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Tuesday, October 25, 2011

Nokia N9 review

It's taken a long time for Nokia's MeeGo-packing N9 to make its way into our top secret labs (the N9 moniker was first applied to early E7 prototypes), but it's here in our dirty little hands, at last, and it's glorious -- well, as glorious as a stillborn product can be, anyway. The N9 is the latest and greatest in a long line of quirky, interesting, yet ultimately flawed touchscreen experiments from Nokia that includes the Hildon-sporting 7710, a series of Maemo-based "internet tablets" (770, N800, N810, N900) and most recently, the N950 MeeGo handset for developers. What makes the N9 special is that it represents Nokia's last flagship phone as an independent player. MeeGo is already dead, and future high-end devices from the manufacturer will run Windows Phone and use Microsoft's services.


Love at first sight -- this is possibly the most beautiful phone ever made. The N9 is in a class of its own in terms of design. You've never seen anything like it, and if you think it's attractive in pictures, wait until you see it in person -- it's completely and utterly irresistible. It manages to be elegant by virtue of its minimalism yet remains unmistakably Nokia. The impeccable proportions belie the handset's 12.1mm (0.48-inch) thickness thanks to tapered ends reminiscent of its more ornate predecessor, the N8.The finish looks matte and feels similar to anodized aluminum, but is significantly more durable. The back is slightly convex and features an oval chrome-finished (and scratch-prone) pod that's flush with the body and houses the slightly recessed eight megapixel autofocus camera. A dual-LED flash is offset to the left of the lens. The front is almost all screen with no buttons, and just a tiny slit for the earpiece on top. The 3.9-inch FWVGA (854x480) ClearBlack AMOLED display is phenomenal, rivaling Samsung's Super AMOLED -- text and graphics just appear to float on the panel, further refining the experience.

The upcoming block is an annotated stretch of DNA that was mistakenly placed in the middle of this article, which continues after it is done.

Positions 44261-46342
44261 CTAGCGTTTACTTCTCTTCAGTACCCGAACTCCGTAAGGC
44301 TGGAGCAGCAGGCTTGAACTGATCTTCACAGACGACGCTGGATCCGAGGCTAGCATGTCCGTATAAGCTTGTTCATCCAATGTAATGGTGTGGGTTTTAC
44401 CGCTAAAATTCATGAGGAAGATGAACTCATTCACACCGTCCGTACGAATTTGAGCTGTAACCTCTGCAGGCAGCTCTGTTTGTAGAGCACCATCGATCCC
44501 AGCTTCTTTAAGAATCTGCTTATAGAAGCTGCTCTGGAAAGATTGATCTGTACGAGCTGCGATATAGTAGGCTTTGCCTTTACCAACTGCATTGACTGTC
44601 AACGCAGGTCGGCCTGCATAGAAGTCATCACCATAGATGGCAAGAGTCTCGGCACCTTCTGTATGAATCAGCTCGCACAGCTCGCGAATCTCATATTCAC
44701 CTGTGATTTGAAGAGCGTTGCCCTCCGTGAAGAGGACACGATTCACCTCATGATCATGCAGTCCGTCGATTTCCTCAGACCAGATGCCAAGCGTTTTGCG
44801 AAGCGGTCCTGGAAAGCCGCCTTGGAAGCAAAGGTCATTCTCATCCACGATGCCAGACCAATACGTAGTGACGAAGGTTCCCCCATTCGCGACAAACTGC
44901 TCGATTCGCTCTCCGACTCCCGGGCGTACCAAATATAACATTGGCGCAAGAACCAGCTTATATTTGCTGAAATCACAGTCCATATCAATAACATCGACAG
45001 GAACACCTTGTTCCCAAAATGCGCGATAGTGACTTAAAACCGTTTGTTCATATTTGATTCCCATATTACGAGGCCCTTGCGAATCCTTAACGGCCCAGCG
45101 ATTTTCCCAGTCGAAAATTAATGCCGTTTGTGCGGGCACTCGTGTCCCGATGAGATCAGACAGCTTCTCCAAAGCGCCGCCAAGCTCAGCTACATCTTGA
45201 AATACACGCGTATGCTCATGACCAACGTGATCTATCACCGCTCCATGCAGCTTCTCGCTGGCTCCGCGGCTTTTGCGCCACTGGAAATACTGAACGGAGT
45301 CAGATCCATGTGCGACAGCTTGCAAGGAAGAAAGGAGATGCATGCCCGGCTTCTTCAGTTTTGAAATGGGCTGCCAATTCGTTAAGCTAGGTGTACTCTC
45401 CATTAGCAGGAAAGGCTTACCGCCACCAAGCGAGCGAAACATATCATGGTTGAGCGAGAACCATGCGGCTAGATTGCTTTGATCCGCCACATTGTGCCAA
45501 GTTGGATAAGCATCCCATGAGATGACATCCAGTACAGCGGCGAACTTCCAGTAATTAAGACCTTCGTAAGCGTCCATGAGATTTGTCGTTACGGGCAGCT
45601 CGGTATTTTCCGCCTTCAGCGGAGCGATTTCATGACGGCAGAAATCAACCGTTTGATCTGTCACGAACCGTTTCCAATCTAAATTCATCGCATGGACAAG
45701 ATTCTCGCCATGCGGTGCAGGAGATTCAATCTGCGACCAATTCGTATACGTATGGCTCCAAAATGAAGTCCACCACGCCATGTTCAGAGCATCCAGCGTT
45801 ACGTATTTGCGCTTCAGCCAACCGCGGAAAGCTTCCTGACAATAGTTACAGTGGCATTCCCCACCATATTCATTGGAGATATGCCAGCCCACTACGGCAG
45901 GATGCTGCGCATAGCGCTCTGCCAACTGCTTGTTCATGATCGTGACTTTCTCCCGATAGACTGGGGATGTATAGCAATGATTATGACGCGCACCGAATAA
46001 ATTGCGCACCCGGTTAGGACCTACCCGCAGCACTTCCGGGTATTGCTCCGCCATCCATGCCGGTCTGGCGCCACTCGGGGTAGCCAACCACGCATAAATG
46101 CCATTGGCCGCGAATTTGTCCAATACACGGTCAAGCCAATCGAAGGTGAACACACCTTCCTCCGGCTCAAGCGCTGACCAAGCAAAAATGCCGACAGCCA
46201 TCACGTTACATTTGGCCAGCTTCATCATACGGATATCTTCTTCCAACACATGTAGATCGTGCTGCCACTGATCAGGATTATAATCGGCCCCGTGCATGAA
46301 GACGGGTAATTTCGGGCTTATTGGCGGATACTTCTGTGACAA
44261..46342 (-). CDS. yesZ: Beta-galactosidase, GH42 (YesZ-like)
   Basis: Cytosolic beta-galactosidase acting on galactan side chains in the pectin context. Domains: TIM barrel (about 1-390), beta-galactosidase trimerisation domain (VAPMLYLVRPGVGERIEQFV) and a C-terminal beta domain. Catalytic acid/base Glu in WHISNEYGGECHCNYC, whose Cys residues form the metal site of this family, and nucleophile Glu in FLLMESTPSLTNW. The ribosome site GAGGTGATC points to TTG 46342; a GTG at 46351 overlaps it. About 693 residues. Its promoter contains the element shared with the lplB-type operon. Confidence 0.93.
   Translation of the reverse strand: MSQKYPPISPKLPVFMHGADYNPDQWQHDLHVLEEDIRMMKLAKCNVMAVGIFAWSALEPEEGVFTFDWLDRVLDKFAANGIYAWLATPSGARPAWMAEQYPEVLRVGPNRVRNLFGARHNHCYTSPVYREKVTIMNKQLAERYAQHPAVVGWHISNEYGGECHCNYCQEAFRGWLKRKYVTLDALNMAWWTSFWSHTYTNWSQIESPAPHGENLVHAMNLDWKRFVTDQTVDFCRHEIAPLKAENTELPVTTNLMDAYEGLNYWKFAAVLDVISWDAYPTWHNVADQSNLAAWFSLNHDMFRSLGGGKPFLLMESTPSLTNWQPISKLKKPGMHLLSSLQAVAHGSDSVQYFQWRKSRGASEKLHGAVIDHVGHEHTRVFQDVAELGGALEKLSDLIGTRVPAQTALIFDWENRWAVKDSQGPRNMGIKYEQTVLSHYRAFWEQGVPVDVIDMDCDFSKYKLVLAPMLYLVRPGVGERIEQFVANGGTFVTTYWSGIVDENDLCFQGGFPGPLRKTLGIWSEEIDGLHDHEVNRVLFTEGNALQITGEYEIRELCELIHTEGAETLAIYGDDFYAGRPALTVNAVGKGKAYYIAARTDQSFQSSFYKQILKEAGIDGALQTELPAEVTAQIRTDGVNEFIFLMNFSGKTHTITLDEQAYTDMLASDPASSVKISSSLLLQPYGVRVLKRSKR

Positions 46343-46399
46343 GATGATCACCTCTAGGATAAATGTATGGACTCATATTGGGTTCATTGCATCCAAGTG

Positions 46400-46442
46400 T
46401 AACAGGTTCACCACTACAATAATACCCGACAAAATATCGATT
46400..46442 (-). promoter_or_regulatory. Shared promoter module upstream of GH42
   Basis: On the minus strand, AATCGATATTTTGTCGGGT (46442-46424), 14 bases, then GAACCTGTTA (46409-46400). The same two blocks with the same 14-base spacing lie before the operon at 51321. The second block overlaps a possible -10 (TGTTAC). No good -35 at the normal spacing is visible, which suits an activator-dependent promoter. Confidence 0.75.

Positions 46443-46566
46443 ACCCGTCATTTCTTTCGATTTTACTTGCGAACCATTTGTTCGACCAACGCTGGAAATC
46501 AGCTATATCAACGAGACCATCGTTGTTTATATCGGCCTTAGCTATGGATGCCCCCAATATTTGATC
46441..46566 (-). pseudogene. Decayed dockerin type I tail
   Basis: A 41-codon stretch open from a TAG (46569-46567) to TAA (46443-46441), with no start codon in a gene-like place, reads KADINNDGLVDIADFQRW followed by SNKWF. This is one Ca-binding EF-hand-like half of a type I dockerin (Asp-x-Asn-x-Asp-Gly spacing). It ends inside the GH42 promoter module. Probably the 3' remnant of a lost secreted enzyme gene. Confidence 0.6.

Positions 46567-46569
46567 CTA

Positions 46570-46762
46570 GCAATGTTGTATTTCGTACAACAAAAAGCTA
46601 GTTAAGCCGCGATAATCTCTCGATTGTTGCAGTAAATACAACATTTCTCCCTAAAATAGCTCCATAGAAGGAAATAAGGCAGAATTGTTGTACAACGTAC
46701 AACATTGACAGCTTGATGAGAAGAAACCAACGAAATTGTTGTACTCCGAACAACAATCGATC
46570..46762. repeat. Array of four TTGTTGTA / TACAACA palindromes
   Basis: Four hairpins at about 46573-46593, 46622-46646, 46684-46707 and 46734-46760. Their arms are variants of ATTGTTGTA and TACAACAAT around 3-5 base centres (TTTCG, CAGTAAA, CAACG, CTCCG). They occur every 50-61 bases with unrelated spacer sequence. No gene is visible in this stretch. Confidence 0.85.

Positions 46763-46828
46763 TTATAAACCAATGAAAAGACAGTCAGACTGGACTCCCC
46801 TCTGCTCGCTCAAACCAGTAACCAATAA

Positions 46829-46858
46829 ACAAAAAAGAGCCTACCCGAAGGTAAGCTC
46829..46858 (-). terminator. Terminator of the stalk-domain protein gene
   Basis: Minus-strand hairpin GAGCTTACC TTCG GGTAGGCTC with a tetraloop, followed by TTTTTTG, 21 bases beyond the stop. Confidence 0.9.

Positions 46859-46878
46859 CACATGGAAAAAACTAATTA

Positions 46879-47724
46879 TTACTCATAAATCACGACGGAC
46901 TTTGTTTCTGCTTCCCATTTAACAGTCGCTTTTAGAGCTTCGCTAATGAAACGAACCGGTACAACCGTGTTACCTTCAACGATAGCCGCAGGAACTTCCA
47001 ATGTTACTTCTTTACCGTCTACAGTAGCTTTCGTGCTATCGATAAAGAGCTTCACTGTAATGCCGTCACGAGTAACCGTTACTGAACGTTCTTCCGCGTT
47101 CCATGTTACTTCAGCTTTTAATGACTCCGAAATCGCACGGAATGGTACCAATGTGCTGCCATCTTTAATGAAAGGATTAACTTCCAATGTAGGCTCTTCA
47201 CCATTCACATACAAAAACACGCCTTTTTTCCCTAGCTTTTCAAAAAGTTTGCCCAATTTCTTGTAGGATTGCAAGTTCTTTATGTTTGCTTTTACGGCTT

Eight megapixel sensor, Carl Zeiss F2.2 wide-angle autofocus lens, dual-LED flash and 720p HD video recording on a flagship Nokia phone? You know where this is going. While it's no match for the legendary N8, the N9 takes wonderful pictures. Color balance and exposure are spot-on, and shots always contain a huge amount of detail, thanks in great part to the superior optics. The sensor appears to be quite small, however, which somewhat affects dynamic range and low-light performance. Like the N8, the N9 tends to preserve detail at the expense of some noise, leaving a bit of headroom for post-processing. The flash doubles as an autofocus assist light, but we sometimes experienced problems focusing in low light, especially with distant subjects. It provides continuous autofocus, touch-to-focus and automatic face detection, but lacks features that are quickly becoming standard on other handsets, such as panorama, burst and HDR modes.


MeeGo 1.2 Harmattan is such a breath of fresh air it will leave you gasping -- that is, until you remember that you're dealing with a dead man walking. It's impossible to dismiss what's been achieved here -- a thoroughly modern, elegant, linux-based OS with inspired design that's simple and intuitive to use, all developed in house by Nokia. Sure, it's at least a year too late, and it lacks a strong ecosystem, but still, it gives Windows Phone a serious run for its money. For one, it ships out of the gate with copy / paste and card-based multitasking. Additionally, it integrates a plethora of on-line services right in the core of the OS.

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